When Bill Clinton ate here, an august equestrian portrait hung above the fireplace. But now, the family dining room in the White House, which is often used by the President for informal dinners, is to become altogether funkier. Rauschenberg’s Early Bloomer [Anagram (a Pun)], 1998 a gift from the Rauschenberg foundation, will soon grace its walls, becoming only the fourth work of contemporary art to enter the White House Collection. It will join two works by Josef Albers and one by Georgia O’Keeffe. The new display signals a considerable shift in Presidential taste: when the Obamas first moved into the White House they decorated their private quarters with abstract pieces by living American artists such as an Ed Ruscha canvas on loan from the National Gallery in Washington.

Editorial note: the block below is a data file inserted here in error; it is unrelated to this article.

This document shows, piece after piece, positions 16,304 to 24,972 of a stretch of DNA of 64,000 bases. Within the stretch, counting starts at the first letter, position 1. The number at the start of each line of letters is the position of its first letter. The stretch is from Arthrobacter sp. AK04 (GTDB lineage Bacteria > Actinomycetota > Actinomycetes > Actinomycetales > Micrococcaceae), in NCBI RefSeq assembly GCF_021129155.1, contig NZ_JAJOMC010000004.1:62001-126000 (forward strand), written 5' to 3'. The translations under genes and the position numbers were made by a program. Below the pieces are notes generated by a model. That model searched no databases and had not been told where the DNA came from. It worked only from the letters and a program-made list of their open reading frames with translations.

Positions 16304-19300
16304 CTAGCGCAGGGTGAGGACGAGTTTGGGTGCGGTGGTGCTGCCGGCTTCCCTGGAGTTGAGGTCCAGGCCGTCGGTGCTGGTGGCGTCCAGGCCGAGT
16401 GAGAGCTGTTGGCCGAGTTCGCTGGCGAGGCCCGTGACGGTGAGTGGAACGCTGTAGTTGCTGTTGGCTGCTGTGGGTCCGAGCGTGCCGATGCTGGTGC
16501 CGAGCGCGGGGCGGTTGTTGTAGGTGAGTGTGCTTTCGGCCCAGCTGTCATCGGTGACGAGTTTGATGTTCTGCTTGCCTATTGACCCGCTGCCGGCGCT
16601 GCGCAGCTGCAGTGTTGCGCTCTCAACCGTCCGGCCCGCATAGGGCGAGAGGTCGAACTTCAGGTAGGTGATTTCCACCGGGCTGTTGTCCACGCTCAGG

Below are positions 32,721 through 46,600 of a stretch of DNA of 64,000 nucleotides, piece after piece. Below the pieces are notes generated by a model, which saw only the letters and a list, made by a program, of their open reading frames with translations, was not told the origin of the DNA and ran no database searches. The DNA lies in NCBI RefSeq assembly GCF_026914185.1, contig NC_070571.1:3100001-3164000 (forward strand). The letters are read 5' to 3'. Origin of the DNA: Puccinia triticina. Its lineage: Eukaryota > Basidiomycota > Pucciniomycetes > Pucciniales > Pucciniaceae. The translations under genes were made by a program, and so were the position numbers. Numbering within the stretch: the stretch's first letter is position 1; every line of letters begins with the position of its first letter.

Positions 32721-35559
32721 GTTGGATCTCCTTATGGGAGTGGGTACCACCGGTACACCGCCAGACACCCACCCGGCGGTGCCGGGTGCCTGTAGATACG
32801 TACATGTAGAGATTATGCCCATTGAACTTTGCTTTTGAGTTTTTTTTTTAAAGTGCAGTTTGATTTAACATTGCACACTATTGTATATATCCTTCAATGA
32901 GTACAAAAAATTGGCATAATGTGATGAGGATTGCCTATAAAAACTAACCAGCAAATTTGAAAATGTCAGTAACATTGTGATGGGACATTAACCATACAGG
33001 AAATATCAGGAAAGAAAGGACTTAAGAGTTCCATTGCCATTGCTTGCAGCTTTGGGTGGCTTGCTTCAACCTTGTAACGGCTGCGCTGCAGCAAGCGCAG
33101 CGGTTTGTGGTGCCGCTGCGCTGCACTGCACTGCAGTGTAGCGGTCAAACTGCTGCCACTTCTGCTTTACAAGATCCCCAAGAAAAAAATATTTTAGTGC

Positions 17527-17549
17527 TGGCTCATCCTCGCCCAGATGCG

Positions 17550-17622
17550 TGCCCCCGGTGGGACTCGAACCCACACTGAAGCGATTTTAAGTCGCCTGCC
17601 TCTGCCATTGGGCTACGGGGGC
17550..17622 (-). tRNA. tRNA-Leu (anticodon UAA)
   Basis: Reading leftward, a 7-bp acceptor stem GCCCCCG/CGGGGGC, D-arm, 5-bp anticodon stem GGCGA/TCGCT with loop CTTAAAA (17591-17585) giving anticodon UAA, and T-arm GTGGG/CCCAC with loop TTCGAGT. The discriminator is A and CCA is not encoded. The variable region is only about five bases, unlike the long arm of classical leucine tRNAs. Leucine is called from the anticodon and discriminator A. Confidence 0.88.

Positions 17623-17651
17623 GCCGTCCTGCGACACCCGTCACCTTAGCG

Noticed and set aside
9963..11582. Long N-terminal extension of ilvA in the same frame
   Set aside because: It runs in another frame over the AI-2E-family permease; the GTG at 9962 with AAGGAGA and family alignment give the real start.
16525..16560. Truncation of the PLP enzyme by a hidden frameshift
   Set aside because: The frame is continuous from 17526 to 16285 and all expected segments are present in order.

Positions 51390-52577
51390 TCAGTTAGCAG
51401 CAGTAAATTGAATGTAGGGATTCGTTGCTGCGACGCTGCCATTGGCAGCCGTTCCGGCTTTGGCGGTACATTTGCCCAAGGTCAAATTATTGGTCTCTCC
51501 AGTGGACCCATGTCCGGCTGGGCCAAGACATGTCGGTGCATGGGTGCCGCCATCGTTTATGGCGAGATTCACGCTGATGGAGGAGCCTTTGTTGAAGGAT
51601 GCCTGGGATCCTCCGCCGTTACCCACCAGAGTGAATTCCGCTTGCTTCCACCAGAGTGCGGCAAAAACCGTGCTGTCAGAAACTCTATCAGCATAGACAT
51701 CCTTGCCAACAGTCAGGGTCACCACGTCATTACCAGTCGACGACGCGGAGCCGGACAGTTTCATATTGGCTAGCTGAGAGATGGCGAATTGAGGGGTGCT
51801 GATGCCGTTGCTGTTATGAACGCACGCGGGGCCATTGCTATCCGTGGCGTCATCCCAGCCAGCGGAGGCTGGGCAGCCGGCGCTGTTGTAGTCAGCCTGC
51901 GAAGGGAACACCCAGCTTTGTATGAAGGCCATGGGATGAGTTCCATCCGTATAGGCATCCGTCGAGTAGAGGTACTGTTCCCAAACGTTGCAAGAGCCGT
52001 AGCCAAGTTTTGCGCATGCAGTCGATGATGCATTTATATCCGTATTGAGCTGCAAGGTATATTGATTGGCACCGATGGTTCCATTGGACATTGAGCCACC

Dietmar Elger and Helmut Friedel speak about the exhibition Gerhard Richter: Atlas at the Kunsthalle im Lipsiusbau, Dresden, Germany (20 min., 58 sec.).
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Below is a clip from the middle section of Hollis Frampton’s Surface Tension (1968). In it, we see a sped-up journey from the Brooklyn Bridge to Central Park in New York City. Frampton considered the bridge (along with Stonehenge) to be “one of the primary aesthetic experiences of his life,” according to P. Adams Sitney.
Video Clip: Surface Tension (1968)
A recording of postmodern philosopher Jean Baudrillard reciting his poetry at the Chance Festival at Whiskey Pete’s Casino in Stateline Nevada in 1996 while a freestyle band backs him up. The members of the group include Tom Watson, Mike Kelley, George Hurley, Lynn Johnston, Dave Muller and Amy Stoll, with special guest vocalist Allucquère Rosanne Stone.
Listen: Baudrillard Live